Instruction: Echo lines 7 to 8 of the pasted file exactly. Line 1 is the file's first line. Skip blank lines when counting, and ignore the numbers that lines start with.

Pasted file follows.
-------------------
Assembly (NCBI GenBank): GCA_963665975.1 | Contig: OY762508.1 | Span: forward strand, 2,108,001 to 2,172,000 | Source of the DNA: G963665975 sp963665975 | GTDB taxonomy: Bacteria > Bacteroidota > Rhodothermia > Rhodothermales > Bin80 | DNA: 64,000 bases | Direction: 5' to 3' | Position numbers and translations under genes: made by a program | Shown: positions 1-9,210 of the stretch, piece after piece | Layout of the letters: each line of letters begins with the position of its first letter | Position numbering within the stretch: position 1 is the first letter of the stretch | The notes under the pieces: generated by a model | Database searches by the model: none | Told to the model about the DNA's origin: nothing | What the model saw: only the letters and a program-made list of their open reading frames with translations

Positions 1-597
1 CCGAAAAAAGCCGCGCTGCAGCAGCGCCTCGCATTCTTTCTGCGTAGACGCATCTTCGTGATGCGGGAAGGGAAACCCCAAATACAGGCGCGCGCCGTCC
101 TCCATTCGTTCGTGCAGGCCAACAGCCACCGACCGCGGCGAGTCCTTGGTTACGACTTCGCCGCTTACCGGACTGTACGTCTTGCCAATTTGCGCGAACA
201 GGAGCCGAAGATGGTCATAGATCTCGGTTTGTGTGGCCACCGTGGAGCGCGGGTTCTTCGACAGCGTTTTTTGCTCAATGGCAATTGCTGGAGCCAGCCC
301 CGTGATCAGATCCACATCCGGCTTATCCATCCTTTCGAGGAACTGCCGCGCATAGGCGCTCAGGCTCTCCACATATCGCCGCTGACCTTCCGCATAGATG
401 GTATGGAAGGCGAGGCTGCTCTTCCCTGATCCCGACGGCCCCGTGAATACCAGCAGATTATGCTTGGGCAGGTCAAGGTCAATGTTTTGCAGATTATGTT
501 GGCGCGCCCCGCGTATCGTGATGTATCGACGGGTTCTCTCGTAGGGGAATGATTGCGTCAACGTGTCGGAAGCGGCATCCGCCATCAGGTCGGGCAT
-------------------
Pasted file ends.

401 GTATGGAAGGCGAGGCTGCTCTTCCCTGATCCCGACGGCCCCGTGAATACCAGCAGATTATGCTTGGGCAGGTCAAGGTCAATGTTTTGCAGATTATGTT
501 GGCGCGCCCCGCGTATCGTGATGTATCGACGGGTTCTCTCGTAGGGGAATGATTGCGTCAACGTGTCGGAAGCGGCATCCGCCATCAGGTCGGGCAT